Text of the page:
How an Apple Subscription Model Could Damn Streaming Services [Updated]

iTunes

In what could prove to be a major game changer for the world of online music, Apple may be looking to offer a subscription music service. Record label sources confirm to Fast Company the chatter picked up by the New York Post today. According to the Post, Eddy Cue of Apple iTunes was recently making phone calls to higher-ups in the music industry to see how the idea might be advanced. According one of the Post's unnamed sources, Apple might offer various service plans, ranging from $10 to $15 per month for unlimited on-demand access to music.

Who stands to lose if Apple enters the subscription music market? Rhapsody, for one. The leading subscription service now offers streaming subscription plans for about $10 per month. With Apple's vast iTunes user base--200 million of them, according to one analyst and a $1 billion operation just to run--and its legions of customers who are used to paying for music in its iTunes store, an Apple subscription service could push Rhapsody to the margins.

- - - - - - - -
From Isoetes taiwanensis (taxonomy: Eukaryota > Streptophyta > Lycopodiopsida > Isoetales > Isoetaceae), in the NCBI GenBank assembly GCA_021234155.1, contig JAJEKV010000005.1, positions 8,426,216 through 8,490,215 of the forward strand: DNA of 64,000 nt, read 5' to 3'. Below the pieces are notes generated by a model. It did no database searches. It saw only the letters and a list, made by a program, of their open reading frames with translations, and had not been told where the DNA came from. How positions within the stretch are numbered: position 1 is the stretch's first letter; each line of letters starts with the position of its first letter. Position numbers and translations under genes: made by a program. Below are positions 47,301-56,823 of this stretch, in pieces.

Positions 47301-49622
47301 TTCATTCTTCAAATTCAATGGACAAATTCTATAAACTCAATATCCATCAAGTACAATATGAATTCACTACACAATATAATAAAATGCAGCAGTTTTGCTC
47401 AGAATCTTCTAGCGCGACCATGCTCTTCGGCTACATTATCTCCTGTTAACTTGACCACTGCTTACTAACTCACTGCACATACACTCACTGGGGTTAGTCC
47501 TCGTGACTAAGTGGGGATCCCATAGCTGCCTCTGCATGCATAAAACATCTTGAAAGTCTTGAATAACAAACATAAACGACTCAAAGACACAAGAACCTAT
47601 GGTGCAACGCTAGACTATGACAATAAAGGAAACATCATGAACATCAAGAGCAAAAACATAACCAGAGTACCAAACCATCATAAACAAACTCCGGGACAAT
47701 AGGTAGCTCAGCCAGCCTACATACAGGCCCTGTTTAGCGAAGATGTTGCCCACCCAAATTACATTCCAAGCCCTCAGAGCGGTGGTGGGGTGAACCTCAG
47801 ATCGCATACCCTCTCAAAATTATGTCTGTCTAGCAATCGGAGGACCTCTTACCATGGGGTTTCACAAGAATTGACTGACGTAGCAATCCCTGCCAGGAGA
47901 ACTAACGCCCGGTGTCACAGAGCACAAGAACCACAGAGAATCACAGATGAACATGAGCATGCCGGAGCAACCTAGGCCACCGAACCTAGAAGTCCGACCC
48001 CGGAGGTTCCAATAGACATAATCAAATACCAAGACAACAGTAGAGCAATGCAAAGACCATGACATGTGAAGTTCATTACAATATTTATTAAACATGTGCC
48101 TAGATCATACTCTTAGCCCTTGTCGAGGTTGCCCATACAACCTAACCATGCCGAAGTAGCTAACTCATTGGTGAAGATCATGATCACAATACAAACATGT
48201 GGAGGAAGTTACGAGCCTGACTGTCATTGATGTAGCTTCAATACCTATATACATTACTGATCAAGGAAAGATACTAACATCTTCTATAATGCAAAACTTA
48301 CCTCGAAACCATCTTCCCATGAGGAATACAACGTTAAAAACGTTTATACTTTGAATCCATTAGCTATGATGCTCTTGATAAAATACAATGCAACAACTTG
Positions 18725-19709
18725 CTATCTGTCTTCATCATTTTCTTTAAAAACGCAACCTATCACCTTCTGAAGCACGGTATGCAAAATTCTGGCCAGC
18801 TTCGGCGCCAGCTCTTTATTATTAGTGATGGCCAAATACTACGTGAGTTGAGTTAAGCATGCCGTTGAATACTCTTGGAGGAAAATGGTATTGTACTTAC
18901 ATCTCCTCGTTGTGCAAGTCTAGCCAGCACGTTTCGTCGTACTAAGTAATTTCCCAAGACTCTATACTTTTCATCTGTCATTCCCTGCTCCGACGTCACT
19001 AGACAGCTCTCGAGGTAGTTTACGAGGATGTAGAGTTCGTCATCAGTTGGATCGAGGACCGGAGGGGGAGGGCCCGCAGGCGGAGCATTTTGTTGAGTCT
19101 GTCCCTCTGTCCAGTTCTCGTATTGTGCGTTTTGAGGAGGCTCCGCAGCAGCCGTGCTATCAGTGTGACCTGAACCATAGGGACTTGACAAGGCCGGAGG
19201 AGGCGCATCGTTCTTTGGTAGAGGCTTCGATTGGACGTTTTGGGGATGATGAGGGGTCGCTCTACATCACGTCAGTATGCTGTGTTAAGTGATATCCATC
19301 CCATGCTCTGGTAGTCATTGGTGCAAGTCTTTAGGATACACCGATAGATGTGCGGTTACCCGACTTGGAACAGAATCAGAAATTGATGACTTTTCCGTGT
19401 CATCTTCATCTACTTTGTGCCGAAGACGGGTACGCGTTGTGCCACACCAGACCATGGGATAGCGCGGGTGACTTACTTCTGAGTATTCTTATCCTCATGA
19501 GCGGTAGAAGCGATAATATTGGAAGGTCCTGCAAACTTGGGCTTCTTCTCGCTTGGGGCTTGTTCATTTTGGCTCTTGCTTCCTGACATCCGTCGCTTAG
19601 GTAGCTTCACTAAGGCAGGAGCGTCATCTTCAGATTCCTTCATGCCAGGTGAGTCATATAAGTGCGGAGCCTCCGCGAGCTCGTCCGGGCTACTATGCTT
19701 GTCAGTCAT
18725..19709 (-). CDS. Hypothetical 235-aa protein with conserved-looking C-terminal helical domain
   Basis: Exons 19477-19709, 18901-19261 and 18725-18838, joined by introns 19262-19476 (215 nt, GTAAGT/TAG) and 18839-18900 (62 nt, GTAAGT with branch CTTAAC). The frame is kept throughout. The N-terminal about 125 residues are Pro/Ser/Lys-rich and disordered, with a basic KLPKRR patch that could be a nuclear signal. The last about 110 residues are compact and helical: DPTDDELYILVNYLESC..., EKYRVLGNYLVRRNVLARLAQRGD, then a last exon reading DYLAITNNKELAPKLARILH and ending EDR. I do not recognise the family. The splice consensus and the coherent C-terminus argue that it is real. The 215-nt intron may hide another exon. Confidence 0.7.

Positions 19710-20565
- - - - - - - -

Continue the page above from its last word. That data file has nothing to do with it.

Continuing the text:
Rhapsody, however, welcomes the rivalry. "I would say we're not really concerned," Rhapsody spokeswoman Jaimee Steele tells Fast Company. "There's going to be room for a few players. We've been around for a long time. We have experience with the model. We have agreements with the labels ... Rhapsody has become integrated into many people's lives."

Apple's entry into the subscription service would truly drive a rusty shiv into the spine of Spotify, the Swedish music streaming service that is wildly popular in Europe. It has already missed two eagerly anticipated US launch dates. More difficult, though, is its ad-based music model, which has the music industry skeptical. "Free streaming services are clearly not net positive for the industry," Warner Music chief Edgar Bronfman Jr. recently said. Music labels would prefer to keep customers in the habit for paying directly for music; according to CNet, Apple has been signaling to record labels its belief that Spotify's presence in the U.S. could eat into the music download market.

Further complicating the landscape is Google, which has previously not been a major playor in the music market. But Google has steadily been building its own music service, according to reports, which might easily be integrated with its Android phones. If there's a forthcoming clash of the Titans between Google and Apple, players like Rhapsody and Spotify might be little more than spectators.

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  • Alicia Gonzales

    How will this move affect artists? If iTunes users switch to a subscription, does that mean that they'll no longer have to purchase full-length versions of songs and albums?